Medieval times developed many ointments using fats from animals and used many herbal remedies promoting fair skin and to mitigate pimples. Similar to the Chinese, individuals during Medieval times aspired to have smooth white skin. They treated their faces with cleansers and masks with some traditional ingredients like aloe vera, honey but also started using rosemary, cucumbers, seeds and even vinegar.

Renaissance cosmetology trends continued to use some questionable ingredients such as mercury, lead and chalk, continuing to rely on honey and herbs but started using broom stalks for cleansers and oatmeal for pimples/ breakouts as well as bread soaked in rose water for puffy eyes.

Moving forward to the Elizabethan Era when Queen Elizabeth I was popular, she excessively used lead-based whitening foundations. During this time period, it was not considered popular to bath, and people rarely washed their faces, and instead layered new product on top of the old product.

The Baroque period saw the rise of saunas and sweat cleansing, something we still do for our skin when we steam our faces today. The women of 1700’s loved milk baths and heavy opaque makeup. Rouge was very popular, and women’s lips were often reddened with vinegar.

The 1800’s saw the creation of products like Vaseline, chapstick and baby powder. During the 1800’s, hygiene products were growing in popularity as well as accessibility. Lemon juice was being used as natural skin bleach, and egg yolks, honey, and oatmeal for blemishes. During this time, cleanliness was held in high regard, along with cosmetics and skin care. The lead used in cosmetic and skin care products was not challenged until 1906, when the Food and Drug Administration was formed in 1906.

The 20th century brought accessibility to the skincare industry allowing cosmetic products to purchase by all individuals, not solely the wealthy. The 1920’s held trends such as acquiring a youthful glowing complexion. We saw products emerging, like Carmex lip balm in 1937 and sunscreens in 1935 by a man named Eugene Schueller, founder of L’Oréal. Estee Lauder launched in 1946, and the 1950’s saw an explosion in brands like Clinique, Oil of Olay, Ponds, and Clearasil. Beginning in the 1920’s leading up to the 1960’s, we saw tinted products aimed at imitating tans. By the 1960’s, darker skin tones were being embraced with a rise in the representation of women of color- Thanks Uhara! Once the link between the sun and skin cancer was discovered, the tanning trend and industry began to lose it’s growth momentum. The skincare regime however continually developed, introducing multiple steps: the cleanser, toner and moisturizer routine that we follow to this day, as well as the development of the first laser for sk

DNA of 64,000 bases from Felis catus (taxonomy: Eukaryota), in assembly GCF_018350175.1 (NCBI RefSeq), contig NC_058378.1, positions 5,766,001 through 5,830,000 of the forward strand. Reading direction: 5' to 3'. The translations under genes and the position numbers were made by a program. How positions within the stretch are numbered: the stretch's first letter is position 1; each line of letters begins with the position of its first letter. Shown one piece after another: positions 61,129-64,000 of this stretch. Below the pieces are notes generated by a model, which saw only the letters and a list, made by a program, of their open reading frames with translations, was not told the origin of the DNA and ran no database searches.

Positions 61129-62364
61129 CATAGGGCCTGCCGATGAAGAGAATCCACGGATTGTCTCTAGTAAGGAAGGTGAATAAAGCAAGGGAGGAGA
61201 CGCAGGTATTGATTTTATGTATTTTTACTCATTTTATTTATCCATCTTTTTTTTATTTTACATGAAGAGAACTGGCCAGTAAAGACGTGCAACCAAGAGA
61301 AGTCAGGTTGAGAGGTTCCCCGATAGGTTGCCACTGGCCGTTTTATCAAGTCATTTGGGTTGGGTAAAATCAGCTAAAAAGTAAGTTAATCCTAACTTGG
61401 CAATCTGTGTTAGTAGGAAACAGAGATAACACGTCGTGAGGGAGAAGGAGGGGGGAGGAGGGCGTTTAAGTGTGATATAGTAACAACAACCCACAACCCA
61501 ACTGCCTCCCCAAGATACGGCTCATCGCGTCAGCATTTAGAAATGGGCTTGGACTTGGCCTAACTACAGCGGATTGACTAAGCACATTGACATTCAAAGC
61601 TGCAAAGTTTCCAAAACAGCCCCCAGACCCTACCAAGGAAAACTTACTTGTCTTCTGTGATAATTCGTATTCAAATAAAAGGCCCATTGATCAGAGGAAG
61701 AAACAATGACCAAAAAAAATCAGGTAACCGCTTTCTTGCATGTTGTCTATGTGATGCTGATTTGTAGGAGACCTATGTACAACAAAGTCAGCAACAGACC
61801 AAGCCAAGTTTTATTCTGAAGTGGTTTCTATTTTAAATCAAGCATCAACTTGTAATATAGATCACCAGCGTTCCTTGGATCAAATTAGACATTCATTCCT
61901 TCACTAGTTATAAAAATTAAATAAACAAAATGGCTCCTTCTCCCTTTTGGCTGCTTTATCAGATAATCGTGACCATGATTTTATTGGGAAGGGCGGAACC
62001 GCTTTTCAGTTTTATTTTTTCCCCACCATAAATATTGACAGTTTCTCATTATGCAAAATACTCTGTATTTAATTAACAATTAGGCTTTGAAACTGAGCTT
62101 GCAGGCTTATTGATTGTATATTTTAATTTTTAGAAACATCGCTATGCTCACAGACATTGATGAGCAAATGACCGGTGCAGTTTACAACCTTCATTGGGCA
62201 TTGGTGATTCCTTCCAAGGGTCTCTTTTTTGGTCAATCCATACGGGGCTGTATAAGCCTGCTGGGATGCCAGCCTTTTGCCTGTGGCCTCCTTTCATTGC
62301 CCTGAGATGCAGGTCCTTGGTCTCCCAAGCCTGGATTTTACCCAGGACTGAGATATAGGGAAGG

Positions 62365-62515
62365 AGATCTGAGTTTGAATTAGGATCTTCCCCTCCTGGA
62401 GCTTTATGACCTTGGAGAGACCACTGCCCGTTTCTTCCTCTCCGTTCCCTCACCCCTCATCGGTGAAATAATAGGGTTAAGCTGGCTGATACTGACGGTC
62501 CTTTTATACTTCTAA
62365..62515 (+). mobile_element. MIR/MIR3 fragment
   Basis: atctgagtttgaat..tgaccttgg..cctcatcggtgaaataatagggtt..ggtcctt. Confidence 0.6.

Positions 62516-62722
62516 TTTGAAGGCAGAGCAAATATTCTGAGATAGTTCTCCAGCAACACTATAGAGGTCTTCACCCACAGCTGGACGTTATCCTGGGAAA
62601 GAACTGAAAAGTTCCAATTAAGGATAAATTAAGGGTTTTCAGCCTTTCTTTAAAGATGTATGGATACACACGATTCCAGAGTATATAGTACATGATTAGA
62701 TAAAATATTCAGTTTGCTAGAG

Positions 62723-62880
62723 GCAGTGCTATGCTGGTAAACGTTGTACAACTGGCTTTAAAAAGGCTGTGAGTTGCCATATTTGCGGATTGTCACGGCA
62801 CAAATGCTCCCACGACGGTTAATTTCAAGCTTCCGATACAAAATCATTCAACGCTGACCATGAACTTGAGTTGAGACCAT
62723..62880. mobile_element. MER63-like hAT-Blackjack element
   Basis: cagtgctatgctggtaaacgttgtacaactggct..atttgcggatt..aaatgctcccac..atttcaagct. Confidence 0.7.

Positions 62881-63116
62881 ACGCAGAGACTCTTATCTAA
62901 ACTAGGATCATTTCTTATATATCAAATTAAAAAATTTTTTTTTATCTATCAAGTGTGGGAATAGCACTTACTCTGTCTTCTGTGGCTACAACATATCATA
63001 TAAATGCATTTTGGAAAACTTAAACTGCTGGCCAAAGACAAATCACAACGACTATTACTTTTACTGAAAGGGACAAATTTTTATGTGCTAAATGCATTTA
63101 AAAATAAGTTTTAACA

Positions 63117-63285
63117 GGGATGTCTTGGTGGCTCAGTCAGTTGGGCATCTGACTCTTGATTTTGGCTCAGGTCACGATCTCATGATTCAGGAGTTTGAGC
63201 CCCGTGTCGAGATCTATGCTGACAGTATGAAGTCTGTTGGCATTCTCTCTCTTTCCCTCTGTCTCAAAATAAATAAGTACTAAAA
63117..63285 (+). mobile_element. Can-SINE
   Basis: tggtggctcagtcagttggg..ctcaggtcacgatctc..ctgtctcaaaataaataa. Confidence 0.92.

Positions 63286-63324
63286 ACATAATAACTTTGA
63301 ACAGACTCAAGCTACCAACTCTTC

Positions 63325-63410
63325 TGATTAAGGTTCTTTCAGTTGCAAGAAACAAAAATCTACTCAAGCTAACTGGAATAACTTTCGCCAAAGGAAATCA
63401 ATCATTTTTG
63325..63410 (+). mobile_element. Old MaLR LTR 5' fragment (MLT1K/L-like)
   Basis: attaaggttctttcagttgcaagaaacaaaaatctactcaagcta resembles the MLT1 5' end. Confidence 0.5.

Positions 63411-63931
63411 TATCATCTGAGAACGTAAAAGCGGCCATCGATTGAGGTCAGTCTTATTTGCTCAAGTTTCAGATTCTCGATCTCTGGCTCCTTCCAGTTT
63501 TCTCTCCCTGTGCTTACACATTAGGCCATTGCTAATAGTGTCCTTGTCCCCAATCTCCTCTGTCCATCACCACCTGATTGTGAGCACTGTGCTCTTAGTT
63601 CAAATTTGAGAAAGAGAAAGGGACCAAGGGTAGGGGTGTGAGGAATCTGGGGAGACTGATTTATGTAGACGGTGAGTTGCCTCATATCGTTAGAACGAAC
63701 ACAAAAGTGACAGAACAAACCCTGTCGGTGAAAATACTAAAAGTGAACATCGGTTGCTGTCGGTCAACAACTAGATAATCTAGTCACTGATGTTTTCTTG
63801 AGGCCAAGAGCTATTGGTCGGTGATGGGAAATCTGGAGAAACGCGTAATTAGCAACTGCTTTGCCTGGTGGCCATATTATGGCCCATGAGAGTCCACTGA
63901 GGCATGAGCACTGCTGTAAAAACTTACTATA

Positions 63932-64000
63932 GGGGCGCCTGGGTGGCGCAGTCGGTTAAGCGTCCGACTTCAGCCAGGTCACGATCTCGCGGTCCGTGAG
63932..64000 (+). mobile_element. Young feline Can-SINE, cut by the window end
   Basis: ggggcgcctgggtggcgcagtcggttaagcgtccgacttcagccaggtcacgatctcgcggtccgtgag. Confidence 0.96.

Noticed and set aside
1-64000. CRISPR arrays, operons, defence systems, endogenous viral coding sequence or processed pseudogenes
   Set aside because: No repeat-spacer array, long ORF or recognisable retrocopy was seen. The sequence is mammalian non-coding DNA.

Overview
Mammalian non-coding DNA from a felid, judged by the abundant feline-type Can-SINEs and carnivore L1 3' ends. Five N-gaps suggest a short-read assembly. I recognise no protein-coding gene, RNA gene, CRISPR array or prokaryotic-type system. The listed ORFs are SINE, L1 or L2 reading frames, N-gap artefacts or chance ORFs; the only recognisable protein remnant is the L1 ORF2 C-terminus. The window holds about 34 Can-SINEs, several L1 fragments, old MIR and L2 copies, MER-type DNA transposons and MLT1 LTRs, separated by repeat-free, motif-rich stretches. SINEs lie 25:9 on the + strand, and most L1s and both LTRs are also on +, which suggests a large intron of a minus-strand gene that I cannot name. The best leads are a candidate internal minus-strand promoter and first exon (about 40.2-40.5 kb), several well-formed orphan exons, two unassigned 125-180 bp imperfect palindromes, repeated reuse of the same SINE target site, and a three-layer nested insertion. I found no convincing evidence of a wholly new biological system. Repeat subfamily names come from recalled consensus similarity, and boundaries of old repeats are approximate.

successful skin resurfacing. Dr. Howard Murad introduced the line “Murad” in 1989. Microdermabrasion rose to fame in the 1980’s in Europe, then continued to maintain momentum in the 1990’s in North America. By the 1990’s, we saw the rise of anti-aging formulas and products flooding the market. Alpha Hydroxy Acids (AHAs) were recognized by the beauty industry in 1995 and replaced many of the harsher chemicals we had been using since the 1970’s. The more recent developments have increased and refined our tools, resources and treatment options. More recently, Botox was approved in 2002 and was to be used to treat frown lines and wrinkles. In 2007, the Zeno Hot Spot, a hand-held battery-operated at-home acne treatment, was developed. Skin care and healthy skin has risen to popularity with the embracing of natural beauty over heavy makeup. The focus on natural and healthy skin is exactly why Bare Envy excels with the services we offer.

The National Museum of American History has a collection of cosmetic, skin care, and hygiene products that create a tangible timeline of how the defined standard of beauty has evolved.

 

 

Comments are closed.